Controversial plans for new road tunnel near Stonehenge approved

·2-min read

A controversial plan to dig a road tunnel near Stonehenge has been given the green light by Transport Secretary Grant Shapps.

The two-mile road tunnel will be built near the prehistoric site in Wiltshire to reduce congestion on the A303.

The decision was announced by transport minister Andrew Stephenson in a written statement to the Commons.

"The Secretary of State agrees the benefits of the development would include enabling visitors to Stonehenge to see the stone circle without the visual and aural distraction of road traffic," Transport Secretary Grant Shapps said in a letter approving the project.

The A303, a commonly used route for motorists travelling to and from the south west, can often become congested on the single carriageway which passes near Stonehenge.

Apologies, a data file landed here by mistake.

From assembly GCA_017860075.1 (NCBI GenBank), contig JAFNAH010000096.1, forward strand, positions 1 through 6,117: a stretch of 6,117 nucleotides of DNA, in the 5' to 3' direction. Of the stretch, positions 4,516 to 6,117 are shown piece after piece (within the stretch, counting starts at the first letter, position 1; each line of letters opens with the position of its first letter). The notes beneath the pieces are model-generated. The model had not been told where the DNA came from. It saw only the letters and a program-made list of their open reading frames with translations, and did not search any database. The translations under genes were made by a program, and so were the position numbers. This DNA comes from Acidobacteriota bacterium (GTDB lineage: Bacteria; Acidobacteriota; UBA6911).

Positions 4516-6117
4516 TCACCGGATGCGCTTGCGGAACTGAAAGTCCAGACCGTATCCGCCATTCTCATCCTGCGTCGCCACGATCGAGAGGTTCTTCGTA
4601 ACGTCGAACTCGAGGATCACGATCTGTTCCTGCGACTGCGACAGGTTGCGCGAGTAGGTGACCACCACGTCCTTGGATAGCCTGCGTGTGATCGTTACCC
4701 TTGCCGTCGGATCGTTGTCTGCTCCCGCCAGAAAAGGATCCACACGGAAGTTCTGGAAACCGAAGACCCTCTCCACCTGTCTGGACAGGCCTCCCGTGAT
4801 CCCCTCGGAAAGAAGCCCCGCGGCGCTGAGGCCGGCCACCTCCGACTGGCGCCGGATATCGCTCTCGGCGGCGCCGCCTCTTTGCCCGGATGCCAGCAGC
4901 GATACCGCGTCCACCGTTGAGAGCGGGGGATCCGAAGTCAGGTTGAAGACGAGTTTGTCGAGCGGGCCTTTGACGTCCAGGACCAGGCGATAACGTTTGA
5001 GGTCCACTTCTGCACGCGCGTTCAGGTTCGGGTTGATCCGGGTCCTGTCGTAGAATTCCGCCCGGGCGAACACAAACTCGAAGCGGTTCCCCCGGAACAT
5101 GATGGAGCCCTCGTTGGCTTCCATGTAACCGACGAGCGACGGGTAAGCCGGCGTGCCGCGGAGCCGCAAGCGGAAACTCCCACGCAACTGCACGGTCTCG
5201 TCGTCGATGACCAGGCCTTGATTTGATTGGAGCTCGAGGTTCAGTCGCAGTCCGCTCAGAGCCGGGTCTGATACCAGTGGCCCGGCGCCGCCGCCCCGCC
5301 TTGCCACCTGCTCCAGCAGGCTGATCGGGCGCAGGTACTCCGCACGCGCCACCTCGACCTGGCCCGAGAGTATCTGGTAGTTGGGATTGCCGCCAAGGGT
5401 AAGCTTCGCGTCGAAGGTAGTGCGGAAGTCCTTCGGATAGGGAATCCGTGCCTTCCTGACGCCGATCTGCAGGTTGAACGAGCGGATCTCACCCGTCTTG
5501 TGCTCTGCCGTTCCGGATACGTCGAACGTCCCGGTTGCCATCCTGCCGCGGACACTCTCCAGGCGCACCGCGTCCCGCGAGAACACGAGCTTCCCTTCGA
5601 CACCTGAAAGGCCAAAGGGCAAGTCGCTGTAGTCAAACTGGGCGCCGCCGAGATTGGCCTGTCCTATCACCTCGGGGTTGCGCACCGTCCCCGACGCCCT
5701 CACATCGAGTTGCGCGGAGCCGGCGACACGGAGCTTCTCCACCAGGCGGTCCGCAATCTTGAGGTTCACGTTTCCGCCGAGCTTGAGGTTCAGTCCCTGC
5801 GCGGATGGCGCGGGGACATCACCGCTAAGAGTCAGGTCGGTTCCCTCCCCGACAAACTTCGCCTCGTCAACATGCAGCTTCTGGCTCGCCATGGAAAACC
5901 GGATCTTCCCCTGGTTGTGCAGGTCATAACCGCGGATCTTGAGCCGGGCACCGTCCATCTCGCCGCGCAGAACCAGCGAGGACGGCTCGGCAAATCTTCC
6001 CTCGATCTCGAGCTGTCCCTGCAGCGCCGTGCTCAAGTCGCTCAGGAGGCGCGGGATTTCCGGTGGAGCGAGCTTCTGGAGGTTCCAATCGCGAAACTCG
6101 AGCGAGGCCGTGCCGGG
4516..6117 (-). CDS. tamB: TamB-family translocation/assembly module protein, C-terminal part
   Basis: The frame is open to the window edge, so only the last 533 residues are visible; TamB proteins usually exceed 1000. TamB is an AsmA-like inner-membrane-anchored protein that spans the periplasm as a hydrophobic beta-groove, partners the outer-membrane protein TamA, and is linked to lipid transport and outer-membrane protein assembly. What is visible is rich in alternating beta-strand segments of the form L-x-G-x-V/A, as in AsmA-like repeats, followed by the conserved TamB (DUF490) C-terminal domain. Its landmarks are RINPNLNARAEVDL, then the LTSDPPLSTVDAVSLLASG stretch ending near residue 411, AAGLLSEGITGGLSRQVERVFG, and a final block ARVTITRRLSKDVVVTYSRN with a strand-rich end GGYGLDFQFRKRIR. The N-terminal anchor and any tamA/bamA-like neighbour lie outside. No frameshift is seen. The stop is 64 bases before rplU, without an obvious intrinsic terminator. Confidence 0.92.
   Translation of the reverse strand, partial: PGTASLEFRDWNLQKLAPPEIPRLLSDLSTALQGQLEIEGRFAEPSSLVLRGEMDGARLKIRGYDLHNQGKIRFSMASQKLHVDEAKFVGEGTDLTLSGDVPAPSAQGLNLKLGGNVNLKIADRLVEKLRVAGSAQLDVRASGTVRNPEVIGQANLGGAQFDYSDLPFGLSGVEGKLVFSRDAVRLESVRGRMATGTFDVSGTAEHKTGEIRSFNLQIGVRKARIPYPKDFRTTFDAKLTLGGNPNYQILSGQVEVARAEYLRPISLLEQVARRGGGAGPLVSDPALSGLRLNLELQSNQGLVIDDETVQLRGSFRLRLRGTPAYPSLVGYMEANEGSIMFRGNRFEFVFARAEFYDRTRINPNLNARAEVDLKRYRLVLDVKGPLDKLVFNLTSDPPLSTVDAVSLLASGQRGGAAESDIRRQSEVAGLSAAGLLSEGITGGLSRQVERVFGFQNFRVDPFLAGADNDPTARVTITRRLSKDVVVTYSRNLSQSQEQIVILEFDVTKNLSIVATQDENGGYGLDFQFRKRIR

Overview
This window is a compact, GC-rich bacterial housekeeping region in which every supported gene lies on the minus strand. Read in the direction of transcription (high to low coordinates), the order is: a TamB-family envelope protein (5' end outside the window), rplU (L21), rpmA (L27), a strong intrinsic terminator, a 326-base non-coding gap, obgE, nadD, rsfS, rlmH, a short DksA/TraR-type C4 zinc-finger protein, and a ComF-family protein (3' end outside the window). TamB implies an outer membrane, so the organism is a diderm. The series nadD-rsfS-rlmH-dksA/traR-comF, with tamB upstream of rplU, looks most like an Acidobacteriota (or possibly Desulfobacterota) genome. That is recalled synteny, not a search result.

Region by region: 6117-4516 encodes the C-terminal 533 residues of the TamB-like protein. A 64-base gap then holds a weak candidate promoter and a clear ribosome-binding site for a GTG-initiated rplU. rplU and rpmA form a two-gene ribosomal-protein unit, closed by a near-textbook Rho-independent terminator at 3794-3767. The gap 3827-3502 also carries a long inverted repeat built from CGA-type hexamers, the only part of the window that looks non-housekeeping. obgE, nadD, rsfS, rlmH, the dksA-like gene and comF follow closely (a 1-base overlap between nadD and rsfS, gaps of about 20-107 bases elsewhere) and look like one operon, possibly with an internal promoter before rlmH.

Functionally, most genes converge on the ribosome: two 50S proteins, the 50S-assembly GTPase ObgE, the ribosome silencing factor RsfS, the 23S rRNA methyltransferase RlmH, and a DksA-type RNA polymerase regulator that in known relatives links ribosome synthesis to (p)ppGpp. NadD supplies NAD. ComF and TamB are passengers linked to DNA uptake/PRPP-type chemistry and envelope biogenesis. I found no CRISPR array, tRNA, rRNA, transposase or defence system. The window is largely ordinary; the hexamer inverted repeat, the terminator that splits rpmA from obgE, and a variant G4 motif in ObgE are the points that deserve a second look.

Jim O'Sullivan, chief executive of Highways England, said the plans are "part of the biggest investment in our road network for a generation".

He added that "this transformational scheme will return the Stonehenge landscape towards its original setting", by removing the sight and sound of traffic in the area, with journey times also being cut.

However, some environmentalists and archaeologists have opposed the plan because of the impact it could have on the area.

In June, archaeologists discovered a large ring of around shafts within the World Heritage Site, only a short distance from the stones.

These were found "well outside the scheme boundary" and no closer than 500 metres from the planned road upgrade, according to Highways England.

Sarah Richards, the planning inspectorate's chief executive said: "There has been a great deal of public interest in this project.

"A major priority for us over the course of the examination was to ensure that communities who might be affected by this proposal had the opportunity to put forward their views.

"As always, the Examining Authority gave careful consideration to these before reaching its conclusion."